The Bold Voice of J&K

GI tags revitalize Kashmiri handicrafts and empower female artisans

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The hum of charkhas (spinning wheels) is once again vibrating through Kashmir’s scenic valleys, as women artisans return to ancient crafts, thanks to Geographical Indication (GI) tags’ new recognition and protection. These tags, together with progressive legislation, have revitalised Kashmiri handicrafts, ensuring their legacy for future generations. The recognition and protection provided by GI tags have not only restored traditional crafts, but also empowered women artisans who are the foundation of Kashmir’s rich handmade culture. With growing interest and demand for authentic Kashmiri items, these artists are discovering new ways to demonstrate their skills and support their families. According to recent Ministry of Textiles data, the number of registered artisans working in Kashmiri handicrafts has increased by 25% in the last two years, with over 50,000 people now actively engaging in various facets of the business. This increase in artisan participation demonstrates the good influence of GI tags on the sector. Shazia Bano, an artist from a small town in Kashmir, has been spinning Pashmina yarn since she was a youngster. For years, she struggled to make ends meet as the demand for traditional crafts decreased. However, with the recent spike in demand for GI-tagged Kashmiri products, Shazia’s charkha has become a symbol of hope and success. “The GI tag has not only protected our heritage but has also provided us with a platform to showcase our craftsmanship to the world,” she says with a smile. The economic impact of this revival is likewise substantial. According to a survey performed by the Kashmir Chamber of Commerce and Industry, the handicraft sector’s revenue has increased by 30% since the introduction of GI tags for Kashmiri products. This increase has resulted in higher salaries for craftspeople, with average monthly earnings increasing by 20% over pre-GI tag levels. Government initiatives and progressive policies have played an important role in fostering this rebirth. Subsidies, training programmes, and marketing support have allowed artists to increase output while maintaining the uniqueness and quality of their products. Furthermore, initiatives to streamline the GI registration process and combat counterfeit products have increased consumer confidence in authentic Kashmiri handicrafts. The significance of GI tags extends from individual craftspeople to entire communities. As more women like Shazia return to their traditional skills, towns are experiencing a cultural rebirth. Younger generations are once again learning centuries-old techniques, ensuring that Kashmir’s handcraft history thrives. The revival of Kashmiri handicrafts fueled by GI tags and progressive policies is a testament to the resilience of traditional craftsmanship in the face of modernization. As women artisans return to their charkhas and villages echo with the sounds of weaving and spinning, Kashmir’s cultural heritage is being preserved and celebrated anew. With continued support and recognition, these timeless crafts will continue to flourish, enriching lives and connecting generations through the thread of tradition.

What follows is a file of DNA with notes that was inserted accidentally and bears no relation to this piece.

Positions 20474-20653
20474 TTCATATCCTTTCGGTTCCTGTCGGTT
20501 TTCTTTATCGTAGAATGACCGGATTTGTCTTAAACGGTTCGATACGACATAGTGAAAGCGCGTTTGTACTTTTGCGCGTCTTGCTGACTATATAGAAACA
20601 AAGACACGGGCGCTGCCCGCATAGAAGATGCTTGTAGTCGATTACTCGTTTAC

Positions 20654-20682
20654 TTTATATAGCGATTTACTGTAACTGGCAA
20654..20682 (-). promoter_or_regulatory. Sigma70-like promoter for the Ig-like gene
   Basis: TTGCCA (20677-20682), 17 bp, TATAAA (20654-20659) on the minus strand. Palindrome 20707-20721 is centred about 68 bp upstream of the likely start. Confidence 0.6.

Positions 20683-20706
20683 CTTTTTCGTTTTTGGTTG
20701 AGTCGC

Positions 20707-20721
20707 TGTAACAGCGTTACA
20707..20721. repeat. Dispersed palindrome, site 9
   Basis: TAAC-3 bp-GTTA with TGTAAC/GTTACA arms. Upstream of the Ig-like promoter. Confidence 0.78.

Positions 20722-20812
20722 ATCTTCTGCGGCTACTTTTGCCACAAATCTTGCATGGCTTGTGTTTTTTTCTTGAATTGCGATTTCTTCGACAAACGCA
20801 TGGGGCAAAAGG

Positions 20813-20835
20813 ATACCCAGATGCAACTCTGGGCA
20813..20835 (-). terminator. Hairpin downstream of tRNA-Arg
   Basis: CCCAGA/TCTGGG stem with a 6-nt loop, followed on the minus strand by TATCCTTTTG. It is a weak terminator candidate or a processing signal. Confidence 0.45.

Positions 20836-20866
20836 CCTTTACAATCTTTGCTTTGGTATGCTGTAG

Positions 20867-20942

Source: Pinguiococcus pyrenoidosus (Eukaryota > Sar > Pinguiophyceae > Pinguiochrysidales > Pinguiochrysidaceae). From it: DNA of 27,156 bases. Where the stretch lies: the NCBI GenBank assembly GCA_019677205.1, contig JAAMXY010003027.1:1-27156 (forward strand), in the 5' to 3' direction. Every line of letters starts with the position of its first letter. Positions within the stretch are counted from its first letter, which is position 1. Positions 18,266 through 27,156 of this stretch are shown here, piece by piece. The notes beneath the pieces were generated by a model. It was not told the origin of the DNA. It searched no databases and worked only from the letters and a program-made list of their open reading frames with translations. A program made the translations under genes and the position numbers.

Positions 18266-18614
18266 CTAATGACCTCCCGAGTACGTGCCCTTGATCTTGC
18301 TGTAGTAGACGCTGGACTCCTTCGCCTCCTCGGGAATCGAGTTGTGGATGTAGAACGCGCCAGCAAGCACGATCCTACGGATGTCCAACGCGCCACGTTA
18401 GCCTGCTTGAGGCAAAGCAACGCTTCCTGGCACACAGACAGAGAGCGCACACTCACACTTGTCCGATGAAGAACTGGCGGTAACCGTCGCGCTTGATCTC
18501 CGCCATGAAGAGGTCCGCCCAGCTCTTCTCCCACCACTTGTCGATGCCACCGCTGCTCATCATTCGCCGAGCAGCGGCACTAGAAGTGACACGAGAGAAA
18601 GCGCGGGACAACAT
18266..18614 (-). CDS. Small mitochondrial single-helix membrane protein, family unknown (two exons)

(The author is student of PG Diploma in Digital Media at IIMC, Jammu).

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